Educational Planning and Economic Growth
The 1950s was an era of intense global economic activity. This was the initial period of decolonisation. The new nations were faced with the challenges of nation-building and economic reconstruction. Achieving high levels of economic growth was believed to be the magic wand for national reconstruction. This was also the historical experience of advanced countries. Arthur Lewis was in the forefront of this thesis, A.O. Hirschman, Dudley Seers being others. Leontiff had also suggested a model, input-output model, to achieve high rates of economic growth.
Scarcity of resources, in particular capital, was a major constraint for developing countries including India in making investments required for achieving growth.Needs of the economy were enormous and goals of nation-building, as revealed in the Indian case in its Constitution adopted in 1950, were noble. There were several competing demands from society. Infrastructure for development – roads, railways, ports, aerodromes, communication, transport, financial institutions, markets, energy and power – were very poor. Added to this, illiteracy, infant mortality, maternal mortality and morbidity were very high while life-expectancy and enrolment rates in schools were very low. Demands from several sectors and sub-sectors such as agriculture, irrigation, industry were co-existing with those of health, education, housing, drinking water supply and sanitation.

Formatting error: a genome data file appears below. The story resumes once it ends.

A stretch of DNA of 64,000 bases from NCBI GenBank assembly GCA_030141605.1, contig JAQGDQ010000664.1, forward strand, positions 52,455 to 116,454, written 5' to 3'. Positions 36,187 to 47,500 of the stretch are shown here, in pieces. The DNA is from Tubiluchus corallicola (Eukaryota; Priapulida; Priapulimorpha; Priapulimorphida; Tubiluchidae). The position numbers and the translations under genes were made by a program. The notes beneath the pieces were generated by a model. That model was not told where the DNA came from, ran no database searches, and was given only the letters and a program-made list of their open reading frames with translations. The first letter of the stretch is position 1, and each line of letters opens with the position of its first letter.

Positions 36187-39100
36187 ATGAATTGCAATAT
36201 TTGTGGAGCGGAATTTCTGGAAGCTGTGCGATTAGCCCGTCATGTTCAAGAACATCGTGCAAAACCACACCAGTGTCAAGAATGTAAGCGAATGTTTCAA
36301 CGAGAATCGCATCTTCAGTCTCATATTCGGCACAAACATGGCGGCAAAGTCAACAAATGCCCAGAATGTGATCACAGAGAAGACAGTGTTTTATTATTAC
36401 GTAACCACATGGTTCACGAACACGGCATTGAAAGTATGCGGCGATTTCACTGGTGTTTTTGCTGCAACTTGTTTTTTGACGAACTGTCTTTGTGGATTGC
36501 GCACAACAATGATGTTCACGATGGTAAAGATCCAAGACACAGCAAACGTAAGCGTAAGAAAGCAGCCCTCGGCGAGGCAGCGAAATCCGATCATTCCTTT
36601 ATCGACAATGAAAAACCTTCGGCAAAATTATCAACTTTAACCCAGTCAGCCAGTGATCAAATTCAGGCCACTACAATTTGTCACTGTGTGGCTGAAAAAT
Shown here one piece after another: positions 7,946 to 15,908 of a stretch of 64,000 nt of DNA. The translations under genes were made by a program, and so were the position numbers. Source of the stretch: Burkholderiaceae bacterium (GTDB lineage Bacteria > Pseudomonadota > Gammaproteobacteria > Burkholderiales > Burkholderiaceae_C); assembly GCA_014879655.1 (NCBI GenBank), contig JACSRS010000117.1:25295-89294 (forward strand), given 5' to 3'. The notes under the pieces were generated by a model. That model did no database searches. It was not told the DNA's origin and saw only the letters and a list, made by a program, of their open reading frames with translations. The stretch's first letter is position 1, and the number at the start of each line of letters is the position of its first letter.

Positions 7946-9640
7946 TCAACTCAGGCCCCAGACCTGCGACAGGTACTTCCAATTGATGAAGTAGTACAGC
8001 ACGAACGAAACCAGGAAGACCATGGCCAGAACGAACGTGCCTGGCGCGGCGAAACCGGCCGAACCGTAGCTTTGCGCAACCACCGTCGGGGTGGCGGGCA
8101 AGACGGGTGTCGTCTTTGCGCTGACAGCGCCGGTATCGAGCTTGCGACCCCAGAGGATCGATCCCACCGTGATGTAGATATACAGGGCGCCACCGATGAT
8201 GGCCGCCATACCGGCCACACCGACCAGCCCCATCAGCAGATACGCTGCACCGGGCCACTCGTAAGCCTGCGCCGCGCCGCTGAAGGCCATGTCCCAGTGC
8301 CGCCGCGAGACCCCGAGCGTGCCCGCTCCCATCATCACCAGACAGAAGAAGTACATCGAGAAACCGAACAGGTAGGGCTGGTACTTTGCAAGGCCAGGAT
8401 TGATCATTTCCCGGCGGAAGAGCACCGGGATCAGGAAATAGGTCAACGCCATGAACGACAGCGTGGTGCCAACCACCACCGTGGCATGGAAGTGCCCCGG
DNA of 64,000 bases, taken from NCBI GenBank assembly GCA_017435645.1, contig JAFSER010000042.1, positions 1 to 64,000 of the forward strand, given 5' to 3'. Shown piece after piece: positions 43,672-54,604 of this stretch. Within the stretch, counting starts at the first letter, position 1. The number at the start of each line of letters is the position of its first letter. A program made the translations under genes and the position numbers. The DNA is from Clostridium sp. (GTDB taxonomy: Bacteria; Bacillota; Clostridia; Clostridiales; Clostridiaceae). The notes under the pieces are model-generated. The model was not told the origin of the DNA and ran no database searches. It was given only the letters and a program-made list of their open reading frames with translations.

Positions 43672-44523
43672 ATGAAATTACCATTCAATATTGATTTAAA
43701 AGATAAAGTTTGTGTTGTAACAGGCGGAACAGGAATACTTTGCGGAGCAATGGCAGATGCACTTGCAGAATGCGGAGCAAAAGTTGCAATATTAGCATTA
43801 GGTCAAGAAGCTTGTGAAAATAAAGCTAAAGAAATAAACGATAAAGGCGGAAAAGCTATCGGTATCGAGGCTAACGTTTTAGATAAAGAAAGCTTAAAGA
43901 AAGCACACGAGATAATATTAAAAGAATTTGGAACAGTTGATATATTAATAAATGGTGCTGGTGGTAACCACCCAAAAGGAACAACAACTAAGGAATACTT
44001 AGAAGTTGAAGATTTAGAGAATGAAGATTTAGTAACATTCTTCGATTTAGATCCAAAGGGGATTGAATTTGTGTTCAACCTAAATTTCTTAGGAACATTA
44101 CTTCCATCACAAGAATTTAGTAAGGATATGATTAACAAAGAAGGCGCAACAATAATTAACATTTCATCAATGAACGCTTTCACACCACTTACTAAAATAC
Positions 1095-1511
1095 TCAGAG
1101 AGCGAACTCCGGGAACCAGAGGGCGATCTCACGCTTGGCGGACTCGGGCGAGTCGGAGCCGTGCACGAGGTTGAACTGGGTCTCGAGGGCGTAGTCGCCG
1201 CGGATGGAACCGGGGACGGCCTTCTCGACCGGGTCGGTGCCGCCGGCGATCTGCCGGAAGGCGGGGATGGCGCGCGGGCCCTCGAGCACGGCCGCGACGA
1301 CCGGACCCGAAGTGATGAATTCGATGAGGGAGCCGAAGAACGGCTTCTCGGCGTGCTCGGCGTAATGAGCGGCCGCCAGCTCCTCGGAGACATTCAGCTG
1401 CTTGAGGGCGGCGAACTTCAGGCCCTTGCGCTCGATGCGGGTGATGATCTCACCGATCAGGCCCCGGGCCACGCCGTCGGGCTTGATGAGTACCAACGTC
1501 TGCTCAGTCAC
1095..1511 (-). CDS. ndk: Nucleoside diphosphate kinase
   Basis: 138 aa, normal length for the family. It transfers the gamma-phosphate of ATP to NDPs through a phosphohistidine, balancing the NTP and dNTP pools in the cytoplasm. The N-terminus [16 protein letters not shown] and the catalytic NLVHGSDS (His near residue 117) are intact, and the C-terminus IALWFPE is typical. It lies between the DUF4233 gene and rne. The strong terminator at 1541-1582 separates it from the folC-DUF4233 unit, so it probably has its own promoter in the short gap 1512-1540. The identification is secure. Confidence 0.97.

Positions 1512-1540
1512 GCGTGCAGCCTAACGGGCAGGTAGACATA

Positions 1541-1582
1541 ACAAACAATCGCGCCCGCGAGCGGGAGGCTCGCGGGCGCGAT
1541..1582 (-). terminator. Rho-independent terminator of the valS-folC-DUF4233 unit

Public spending came under a cloud – whether the limited resources of the State be devoted to growth–oriented sectors or frittered away on welfare of the people was the issue. Education was treated as a welfare/consumption sector. Even within the education sector there were competing demands across adult education, school education and higher education. Within the levels – say school education – there were competing demands across programmes such as opening of new schools, supply of teachers, school buildings, equipments, etc. It is in this scenario that developing countries began to think about planning in general and educational planning in particular.